Seven projects benefiting ruffed grouse and American woodcock habitat in Pennsylvania have been selected by the Ruffed Grouse Society (RGS) and its sister organization the American Woodcock Society (AWS) to receive $45,000 during 2015 through the Pennsylvania Drummer Fund program. These projects will improve habitat on 2,577 acres and include the following partners: U.S. Fish and Wildlife Service (USFWS), Wildlife Management Institute (WMI), Army Corps of Engineers (ACE), Pennsylvania Department of Conservation and Natural Resources (PA DCNR) Parks Division, and the Pennsylvania Game Commission (PGC).
“The Ruffed Grouse Society has a strong and storied history of supporting healthy forest habitat for ruffed grouse, American woodcock and other forest wildlife in Pennsylvania, and we are very pleased to continue significant plans to impact this habitat in 2015 through the Pennsylvania Drummer Fund program. This impact could not occur without the generous time, talents and resources of our chapters, volunteers and members who understand the importance of preserving habitat, wildlife populations and sporting traditions for the future,” said RGS and AWS President and CEO John Eichinger.
The Pennsylvania Drummer Fund was initiated in 2010 and is the direct result of funds being raised at RGS and AWS chapter fundraising events and through direct member donations. Since its inception, nearly $200,000 has been made available through the Pennsylvania Drummer Fund to support Pennsylvania grouse and woodcock-related projects. These funds have been matched by other agencies and organizations and have resulted in nearly $1 million worth of projects being funded in Pennsylvania since 2010.
“The efforts of local chapters and supporters are essential to the future of wildlife resources in Pennsylvania, and it is important to focus those efforts on targeted habitat projects within the state,” added RGS and AWS Regional Wildlife Biologist Dr. Linda Ordiway. “Our chapters have developed longstanding relationships with all agency partners and private forest industry in Pennsylvania, and with those relationships, landscape-scale projects are getting developed and implemented.”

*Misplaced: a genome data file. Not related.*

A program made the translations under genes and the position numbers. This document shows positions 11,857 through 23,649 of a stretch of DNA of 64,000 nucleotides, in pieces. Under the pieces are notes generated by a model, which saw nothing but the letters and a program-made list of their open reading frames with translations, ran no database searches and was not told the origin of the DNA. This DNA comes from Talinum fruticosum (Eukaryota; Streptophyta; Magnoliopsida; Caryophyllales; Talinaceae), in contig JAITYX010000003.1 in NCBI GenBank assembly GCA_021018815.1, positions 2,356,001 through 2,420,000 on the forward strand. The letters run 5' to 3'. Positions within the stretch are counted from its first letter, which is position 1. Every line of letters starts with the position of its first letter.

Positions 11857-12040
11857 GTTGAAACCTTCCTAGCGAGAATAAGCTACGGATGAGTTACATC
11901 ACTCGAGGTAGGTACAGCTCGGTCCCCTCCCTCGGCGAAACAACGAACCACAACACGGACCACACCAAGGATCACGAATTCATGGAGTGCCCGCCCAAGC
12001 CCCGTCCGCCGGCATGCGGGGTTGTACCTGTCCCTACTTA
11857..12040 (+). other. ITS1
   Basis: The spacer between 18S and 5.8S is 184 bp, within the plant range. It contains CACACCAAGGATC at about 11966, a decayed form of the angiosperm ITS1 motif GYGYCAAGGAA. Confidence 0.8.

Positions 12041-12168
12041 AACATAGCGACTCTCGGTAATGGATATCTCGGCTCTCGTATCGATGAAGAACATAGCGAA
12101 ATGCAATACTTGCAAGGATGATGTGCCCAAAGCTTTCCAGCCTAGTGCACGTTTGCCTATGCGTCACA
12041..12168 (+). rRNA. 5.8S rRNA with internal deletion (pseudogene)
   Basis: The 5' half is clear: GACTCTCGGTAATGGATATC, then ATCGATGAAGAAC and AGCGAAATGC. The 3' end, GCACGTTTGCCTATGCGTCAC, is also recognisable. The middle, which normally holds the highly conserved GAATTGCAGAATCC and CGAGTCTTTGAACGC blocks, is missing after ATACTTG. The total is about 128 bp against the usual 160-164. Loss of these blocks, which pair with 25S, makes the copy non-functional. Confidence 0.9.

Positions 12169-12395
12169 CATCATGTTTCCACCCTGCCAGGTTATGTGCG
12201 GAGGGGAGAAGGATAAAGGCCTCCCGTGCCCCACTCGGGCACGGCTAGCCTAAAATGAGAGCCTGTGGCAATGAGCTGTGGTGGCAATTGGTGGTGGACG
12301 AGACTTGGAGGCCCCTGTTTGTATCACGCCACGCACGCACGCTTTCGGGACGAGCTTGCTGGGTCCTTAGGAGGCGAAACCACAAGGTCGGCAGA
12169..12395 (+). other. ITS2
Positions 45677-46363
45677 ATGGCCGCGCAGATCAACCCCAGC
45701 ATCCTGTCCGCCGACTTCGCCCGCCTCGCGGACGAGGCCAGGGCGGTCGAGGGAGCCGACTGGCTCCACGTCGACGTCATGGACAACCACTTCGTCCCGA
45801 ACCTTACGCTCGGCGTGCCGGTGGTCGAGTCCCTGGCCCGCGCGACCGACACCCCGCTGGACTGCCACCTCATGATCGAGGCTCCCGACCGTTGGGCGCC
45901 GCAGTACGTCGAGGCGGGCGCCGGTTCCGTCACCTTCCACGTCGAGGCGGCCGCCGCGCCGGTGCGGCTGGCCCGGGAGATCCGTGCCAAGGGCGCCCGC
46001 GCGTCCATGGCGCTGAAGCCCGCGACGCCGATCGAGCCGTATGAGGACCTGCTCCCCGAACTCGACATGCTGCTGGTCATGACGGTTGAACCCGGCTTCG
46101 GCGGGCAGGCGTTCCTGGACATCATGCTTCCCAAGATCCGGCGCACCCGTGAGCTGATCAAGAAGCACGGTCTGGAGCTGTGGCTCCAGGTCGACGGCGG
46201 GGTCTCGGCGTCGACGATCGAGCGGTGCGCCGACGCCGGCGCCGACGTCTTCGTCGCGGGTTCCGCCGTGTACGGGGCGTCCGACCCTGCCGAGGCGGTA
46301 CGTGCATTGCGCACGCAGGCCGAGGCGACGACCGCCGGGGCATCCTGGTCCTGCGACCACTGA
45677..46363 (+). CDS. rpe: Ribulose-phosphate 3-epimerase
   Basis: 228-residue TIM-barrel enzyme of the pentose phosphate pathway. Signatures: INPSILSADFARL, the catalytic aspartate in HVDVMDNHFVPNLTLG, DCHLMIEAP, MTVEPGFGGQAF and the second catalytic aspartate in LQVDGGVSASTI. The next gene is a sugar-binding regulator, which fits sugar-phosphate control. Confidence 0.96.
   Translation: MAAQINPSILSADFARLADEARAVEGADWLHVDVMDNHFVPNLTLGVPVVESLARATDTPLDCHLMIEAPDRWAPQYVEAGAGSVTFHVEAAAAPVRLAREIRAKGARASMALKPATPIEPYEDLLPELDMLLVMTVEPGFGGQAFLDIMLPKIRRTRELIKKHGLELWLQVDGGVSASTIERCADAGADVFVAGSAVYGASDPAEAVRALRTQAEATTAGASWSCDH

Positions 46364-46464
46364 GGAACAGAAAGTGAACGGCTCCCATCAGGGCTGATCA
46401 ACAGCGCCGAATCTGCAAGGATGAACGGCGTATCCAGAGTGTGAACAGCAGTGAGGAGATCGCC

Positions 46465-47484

Pennsylvania Drummer Fund projects approved for 2015 include (project title/chapter and partners):
M.K. Goddard State Park/Allegheny Northwoods – WMI, PA DCNR, PGC
Raystown Lake/Red Brush – ACE
Pymatuning State Park/French Creek Valley – WMI, PA DCNR
Erie National Wildlife Refuge/Allegheny Northwoods – WMI, USFWS
Blue Marsh/Charles E. Bechtel and Delaware Valley – ACE, PGC
State Game Lands 73/Thunderbird – PGC
State Game Lands 91/Northeastern Pennsylvania – PGC
Projects of note include the M.K. Goddard State Park project in Mercer County, Pennsylvania that is part of the Lower Great Lakes Young Forest Initiative. The M.K. Goddard project management plan was developed in 2010-11 and funded by a $10,000 RGS Drummer Fund grant to restore 100 acres of once high-quality woodcock habitat. The short-term results at this project site have been encouraging through the annual American woodcock singing ground surveys conducted under USFWS protocol with significant increases since management activities commenced.
The State Game Lands 73 project in Bedford County, Pennsylvania near Loysburg is part of the Refuge Keepers Grouse Management Area and has been actively supported by three Drummer Fund grants totaling over $20,000. Land Manager Jonathon Zuck continues to manage the over 600-acre unit using multiple block regeneration cuts using both commercial and non-commercial timber harvests. These cuts are supplemented by fruiting shrub plantings and reclamation of harvest disturbance in a legume mixture. His management has resulted in a mosaic of multi-aged stands beneficial for many wildlife species.
News release by the Ruffed Grouse Society.